Despite the obvious and much-documented benefits that come from the spaying and neutering America’s dog population, there are those pet owners who still harbor some reservations about the whole process. Is the necessary surgery risky? Will the dog become lethargic and fat as a result? Will the dog be depressed? A little research into the procedures and effects of spaying or neutering will allay the fears of most dog owners and some may even be pleasantly surprised to find that their dog will actually benefit from the procedure for years to come.
What is Spaying and Neutering?
The terms “spaying” and “neutering” are used to describe those medical procedures performed on a dog in order to render it unable to reproduce. “Spaying” is used in reference to female dogs, while “neutering” is used when referring to a male.
When a female dog is spayed, the uterus and ovaries are removed. This prevents the dog from going into heat. When a male dog is neutered, the testicles are removed. Both procedures are done by veterinarian in a surgical environment. If there are no complications, then the dog can usually go home on the same day that the procedure is done.
The Community-Related Benefits of Spaying or Neutering Your Dog
The overpopulation of unwanted, domestic animals has become a huge problem in America. Animal shelters are overflowing with pets for which there are no homes and packs of homeless dogs can pose a health and safety hazard to the general public. Each year, over 4 million unwanted dogs and cats have to be euthanized (killed in a human manner) and that number is steadily growing. These unwanted animals don’t just materialize from out of nowhere, however. They are the products of pets that were never taken in to be spayed or neutered by their owners.
For some dog owners, not having their pet spayed or neutered is simply a matter of laziness. They keep meaning to take their pet in, but time slips away; and, before they know it, their male dog has impregnated the dog next door or their female dog is expecting a litter of puppies. For other dog owners, the reasons for not having a dog fixed may be financial. Any surgical procedure, even for a pet, can be expensive. There are, however, low-cost spaying and neutering programs available. Check with your local humane society for information on qualifying for and utilizing them.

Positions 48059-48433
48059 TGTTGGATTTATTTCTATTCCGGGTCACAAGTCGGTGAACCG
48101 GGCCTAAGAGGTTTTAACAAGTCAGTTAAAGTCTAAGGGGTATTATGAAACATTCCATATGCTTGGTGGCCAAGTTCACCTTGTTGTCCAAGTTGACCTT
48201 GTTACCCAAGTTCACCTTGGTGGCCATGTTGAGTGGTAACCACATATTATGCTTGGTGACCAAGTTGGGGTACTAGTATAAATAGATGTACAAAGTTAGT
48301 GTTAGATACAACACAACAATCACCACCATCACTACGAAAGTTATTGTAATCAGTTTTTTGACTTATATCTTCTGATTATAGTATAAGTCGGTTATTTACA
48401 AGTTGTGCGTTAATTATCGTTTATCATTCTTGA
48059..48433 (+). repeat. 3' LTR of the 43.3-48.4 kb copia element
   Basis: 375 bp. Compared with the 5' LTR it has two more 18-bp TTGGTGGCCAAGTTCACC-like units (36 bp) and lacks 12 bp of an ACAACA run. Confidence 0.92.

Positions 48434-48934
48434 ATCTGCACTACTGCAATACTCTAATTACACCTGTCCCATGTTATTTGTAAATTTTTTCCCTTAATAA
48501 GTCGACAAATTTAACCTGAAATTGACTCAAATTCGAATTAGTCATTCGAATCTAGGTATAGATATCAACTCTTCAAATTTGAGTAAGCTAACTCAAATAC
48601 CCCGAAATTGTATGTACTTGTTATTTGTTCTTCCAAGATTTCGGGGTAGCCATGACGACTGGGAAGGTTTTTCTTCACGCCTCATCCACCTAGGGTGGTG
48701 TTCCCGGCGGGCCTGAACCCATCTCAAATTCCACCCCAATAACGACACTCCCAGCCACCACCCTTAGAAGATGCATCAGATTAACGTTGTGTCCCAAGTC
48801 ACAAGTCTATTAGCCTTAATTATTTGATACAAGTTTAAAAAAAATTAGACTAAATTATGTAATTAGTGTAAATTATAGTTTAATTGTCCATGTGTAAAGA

The Health and Behavioral Benefits of Spaying or Neutering Your Dog
Any risks associated with the surgical spaying and neutering procedures are far outweighed by the long-term health and behavioral benefits. In female dogs, the most obvious benefit is that there will be no litters of puppies and none of the health risks associated with that process. If your dog is spayed before she ever goes into heat, then the risk of her ever developing mammary tumors (malignant or benign) is almost completely erased. Furthermore, her risk of developing any reproductive organ cancers and infections (uterine and ovarian cancers or uterine infections) is obviously reduced significantly as well. If you wait until after her first heat cycle to have her spayed, then her chances of developing some of these conditions is almost doubled.
Without the mood swings, yelping and howling that a heat cycle brings on, your female dog will experience less stress. You’ll also experience less stress by not having to deal with blood-stained carpet, bedding or furniture.
Your male dog will also enjoy many health benefits if you have him neutered. As with the female dog, if the neutering procedure is done early (before 6 months of age) the chances that your dog will develop reproductive-related cancer (i.e. penile cancer) or disease is just about cut in half. The danger of your dog getting struck by a car while in pursuit of a breeding partner is also eliminated.
Early neutering can also help control or altogether eliminate certain behavior in the male dog. Behaviors such as spraying, marking and the desire to run away are very much linked to a dog’s hormones. Without such hormone production, your dog is less likely to develop these behaviors. Neutering your male dog could also render him easier to handle in social situations where other dogs are present. He will be less likely to show aggression toward other male dogs and will not be compelled to try and breed with an available female, even if she is in heat.